Communities to get involved in Forth Bridge nomination as a World Heritage Site
18 December 2012
The communities of Queensferry and North Queensferry are to be given the opportunity
to get involved in the nomination of the Forth Bridge as a World Heritage Site and find out how the
global recognition could benefit them.
The iconic railway bridge will be put forward to the United Nations Education, Scientific
and Cultural Organisation (UNESCO) World Heritage Committee to be considered for the global recognition
World Heritage expert James Rebanks has been commissioned to begin speaking with
local communities and stakeholders to better understand what opportunities inscription by UNESCO could
The focus of James’ work will be to look at ways in which the nomination can deliver
benefits for the surrounding areas and the results of his work will be developed to shape further consultation
Fiona Hyslop, Cabinet Secretary for Culture and External Affairs said:
“I think that for most Scots the Forth Bridge is an obvious and strong candidate
for World Heritage Site status. It is an incredible feat of engineering that is still hugely important
to our rail infrastructure network. It is instantly recognisable to a worldwide audience but in preparing
the nomination we want to involve communities with links to the bridge.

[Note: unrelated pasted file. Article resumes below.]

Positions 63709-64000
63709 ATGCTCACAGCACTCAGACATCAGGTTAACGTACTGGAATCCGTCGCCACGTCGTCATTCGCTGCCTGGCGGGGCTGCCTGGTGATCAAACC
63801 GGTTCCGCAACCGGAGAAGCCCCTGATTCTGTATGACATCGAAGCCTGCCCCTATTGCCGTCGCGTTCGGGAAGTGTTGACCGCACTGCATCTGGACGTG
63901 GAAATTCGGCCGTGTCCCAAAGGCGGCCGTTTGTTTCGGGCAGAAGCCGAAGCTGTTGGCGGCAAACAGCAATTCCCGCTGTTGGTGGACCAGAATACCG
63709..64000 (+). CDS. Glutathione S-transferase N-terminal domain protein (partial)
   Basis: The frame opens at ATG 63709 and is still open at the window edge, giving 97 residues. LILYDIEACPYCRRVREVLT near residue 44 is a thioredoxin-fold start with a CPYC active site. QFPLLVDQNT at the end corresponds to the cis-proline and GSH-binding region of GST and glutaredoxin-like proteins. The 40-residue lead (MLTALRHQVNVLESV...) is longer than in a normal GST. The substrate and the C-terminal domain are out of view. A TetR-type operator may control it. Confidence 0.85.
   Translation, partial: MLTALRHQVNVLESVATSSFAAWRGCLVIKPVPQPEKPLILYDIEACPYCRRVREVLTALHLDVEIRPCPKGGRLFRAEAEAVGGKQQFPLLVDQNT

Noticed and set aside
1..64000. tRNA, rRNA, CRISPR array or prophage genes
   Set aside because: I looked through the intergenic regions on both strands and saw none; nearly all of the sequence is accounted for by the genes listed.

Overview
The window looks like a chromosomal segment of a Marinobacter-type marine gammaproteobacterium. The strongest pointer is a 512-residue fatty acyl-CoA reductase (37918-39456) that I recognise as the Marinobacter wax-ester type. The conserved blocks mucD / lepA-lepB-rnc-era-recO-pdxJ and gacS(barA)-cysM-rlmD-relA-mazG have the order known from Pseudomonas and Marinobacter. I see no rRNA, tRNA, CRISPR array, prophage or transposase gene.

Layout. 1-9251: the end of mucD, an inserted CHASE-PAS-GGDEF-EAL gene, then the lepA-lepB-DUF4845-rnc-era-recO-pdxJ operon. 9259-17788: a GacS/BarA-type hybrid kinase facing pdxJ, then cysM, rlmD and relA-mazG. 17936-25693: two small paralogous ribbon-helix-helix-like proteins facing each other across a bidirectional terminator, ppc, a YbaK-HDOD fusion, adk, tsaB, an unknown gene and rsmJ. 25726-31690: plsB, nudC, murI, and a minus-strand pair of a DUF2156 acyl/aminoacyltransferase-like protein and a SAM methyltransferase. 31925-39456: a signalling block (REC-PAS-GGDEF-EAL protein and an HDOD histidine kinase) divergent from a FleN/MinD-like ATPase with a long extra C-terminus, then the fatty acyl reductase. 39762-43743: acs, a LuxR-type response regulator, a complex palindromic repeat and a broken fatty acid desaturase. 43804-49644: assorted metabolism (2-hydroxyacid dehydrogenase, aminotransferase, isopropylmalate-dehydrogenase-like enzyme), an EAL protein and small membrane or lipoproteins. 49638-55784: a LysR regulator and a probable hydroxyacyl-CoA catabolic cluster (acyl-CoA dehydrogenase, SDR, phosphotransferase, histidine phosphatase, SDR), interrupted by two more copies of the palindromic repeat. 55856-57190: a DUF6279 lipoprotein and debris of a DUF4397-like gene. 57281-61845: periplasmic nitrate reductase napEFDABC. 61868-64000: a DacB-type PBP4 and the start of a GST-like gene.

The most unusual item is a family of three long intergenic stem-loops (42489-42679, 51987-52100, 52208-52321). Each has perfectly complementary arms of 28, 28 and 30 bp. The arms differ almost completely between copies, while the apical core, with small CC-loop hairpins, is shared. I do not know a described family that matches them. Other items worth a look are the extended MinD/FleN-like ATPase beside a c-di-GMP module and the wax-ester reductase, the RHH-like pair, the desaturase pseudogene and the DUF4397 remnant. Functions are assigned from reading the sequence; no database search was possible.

“James has an excellent track record in working with World Heritage Sites and his
research into how different sites have made the most of the designation is being used around the world.
I am delighted that he will be joining the team developing the nomination and that his expertise will
ensure this work has a lasting legacy for Scotland’s communities.”
James’ previous work World Heritage Status – Is there opportunity for economic gain?
received widespread acclaim and was described by UNESCO as “the seminal report on the subject”.
“All of our previous research has shown that being a World Heritage site can deliver
benefits for host communities. But this doesn’t happen by accident, you have to go out and make it happen.
“Our work on the Forth Bridge is to shape what kind of benefits the local communities
want, and to help them make it a reality.”
Initial engagement with selected representatives from local communities and local
organisations will be carried out between now and the end of January with the aim of letting them know
about the World Heritage nomination and discussing ways in which it could benefit them and the area.
This first stage of local community engagement will then inform continued engagement
and consultation with the wider public in spring 2013 culminating in a draft Nomination document and
Management Plan in the summer.
The nomination of the Bridge, first proposed by Fife Council, is being developed
by the Forth Bridge World Heritage Nomination Steering Group which is made up of Transport Scotland,
Network Rail, City of Edinburgh Council, Fife Council, VisitScotland, Historic Scotland and local community
It will be considered by UNESCO’s World Heritage Committee in 2015 and if successful
would join Scotland’s five existing inscribed sites - The Heart of Neolithic Orkney; The Antonine Wall;
The Old and New Towns of Edinburgh, New Lanark and the island archipelago St Kilda.
James Rebanks Biography
James is a passionate advocate of innovative ways to better connect cultural and